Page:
The Great (R)evolution: Darwin’s On the Origin of Species

From “Voyage of the Beagle”; illustrated by John Gould

Few books have so profoundly changed the way we see the world as Charles Darwin’s On the Origin of Species by Means of Natural Selection. The book’s 1859 publication, along with the appearance of The Descent of Man a dozen years later, sparked an intellectual revolution that radically altered thinking about the nature of human beings and our place in the natural world. Darwin’s ideas have subsequently rippled through our scientific, social, religious and moral thought.

Though now almost universally accepted in the scientific world, Darwin’s ideas continue to rouse opposition from a substantial portion of the public in North America and elsewhere a century and a half after their introduction. The turbulent history of the Origin’s composition, publication and public reception illuminates important questions about the role of science in public affairs and the relevance of science as a way of knowing the natural world.

Darwin’s two major works are eminently readable and non-technical. On the Origin of Species lays out his theory of evolution by means of natural selection. In The Descent of Man, Darwin applies his theory to humans and argues for the continuity of human faculties of intelligence, emotion and morality with those found in other species in the animal world. Carefully argued, abundantly supported by evidence, and anticipating almost every counterargument, Darwin’s elegant treatises are a model of scientific reasoning displaying a brilliant mind at work. Through discussion of extensive portions of both books, we will follow and evaluate the case that Darwin makes for his theories and consider how they have changed our world.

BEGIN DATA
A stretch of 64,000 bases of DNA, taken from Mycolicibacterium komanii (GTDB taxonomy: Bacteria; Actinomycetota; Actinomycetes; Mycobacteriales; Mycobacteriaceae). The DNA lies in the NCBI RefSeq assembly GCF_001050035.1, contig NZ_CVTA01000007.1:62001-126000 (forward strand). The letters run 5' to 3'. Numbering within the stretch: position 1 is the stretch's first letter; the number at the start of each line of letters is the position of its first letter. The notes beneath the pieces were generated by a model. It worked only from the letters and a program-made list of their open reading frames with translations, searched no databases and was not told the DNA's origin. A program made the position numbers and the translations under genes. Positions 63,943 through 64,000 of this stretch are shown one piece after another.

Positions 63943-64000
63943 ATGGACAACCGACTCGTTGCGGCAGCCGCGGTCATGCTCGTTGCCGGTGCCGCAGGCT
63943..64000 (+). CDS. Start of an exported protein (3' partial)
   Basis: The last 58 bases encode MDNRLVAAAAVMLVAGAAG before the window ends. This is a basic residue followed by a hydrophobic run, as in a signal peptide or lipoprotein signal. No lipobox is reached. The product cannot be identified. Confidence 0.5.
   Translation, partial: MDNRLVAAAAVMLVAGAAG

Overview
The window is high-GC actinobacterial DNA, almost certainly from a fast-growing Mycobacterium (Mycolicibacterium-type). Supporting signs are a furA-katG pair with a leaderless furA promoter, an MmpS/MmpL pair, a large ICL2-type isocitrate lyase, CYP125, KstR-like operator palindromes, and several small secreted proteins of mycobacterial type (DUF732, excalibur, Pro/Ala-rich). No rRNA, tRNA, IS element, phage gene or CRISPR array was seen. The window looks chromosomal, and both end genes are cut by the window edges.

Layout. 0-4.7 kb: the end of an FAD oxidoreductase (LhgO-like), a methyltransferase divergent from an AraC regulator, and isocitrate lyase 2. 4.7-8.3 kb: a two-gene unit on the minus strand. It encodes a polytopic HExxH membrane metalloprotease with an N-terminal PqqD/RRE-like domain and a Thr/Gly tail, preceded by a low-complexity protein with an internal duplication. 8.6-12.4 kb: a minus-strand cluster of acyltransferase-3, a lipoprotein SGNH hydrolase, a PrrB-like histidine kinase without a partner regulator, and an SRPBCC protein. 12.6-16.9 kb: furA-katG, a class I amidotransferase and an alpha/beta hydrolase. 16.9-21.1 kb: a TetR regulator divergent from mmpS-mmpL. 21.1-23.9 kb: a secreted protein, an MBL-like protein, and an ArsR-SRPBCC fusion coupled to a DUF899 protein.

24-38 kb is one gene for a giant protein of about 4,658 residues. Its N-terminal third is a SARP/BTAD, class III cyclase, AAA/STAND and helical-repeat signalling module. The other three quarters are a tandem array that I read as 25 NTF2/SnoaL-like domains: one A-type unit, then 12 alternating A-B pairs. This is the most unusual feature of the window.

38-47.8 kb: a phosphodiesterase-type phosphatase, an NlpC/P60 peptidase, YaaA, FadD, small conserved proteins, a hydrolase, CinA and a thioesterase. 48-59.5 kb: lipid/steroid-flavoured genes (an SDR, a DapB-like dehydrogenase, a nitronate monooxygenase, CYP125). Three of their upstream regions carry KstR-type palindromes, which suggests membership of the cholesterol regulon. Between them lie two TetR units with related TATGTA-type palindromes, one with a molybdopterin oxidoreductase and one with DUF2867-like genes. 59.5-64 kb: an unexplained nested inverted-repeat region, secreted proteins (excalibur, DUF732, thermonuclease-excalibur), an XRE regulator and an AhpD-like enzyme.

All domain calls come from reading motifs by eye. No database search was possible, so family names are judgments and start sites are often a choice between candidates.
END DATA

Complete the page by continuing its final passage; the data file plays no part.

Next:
“Thus we have given to man a pedigree of prodigious length, but not, it may be said, of noble quality.”

– from The Descent of Man



Mark Cwik is the education manager for Classical Pursuits. He is a longtime Toronto Pursuits and trip leader and has been an organizer of adult great books discussion groups for 25 years. He lives in London, England, where he leads seminars with the London Literary Salon.

The Annotated Origin: A Facsimile of the First Edition of On the Origin of Species, by Charles Darwin, annotated by James T. Costa
(Belknap/Harvard University Press, 2011)
ISBN-13: 978-0674060173

The Descent of Man, by Charles Darwin
(Penguin Classics, 2004)
ISBN-13: 978-0140436310

Participants are required to obtain the specified edition to facilitate the group’s ability to find and cite portions of the text during discussion. Details will be provided at registration.

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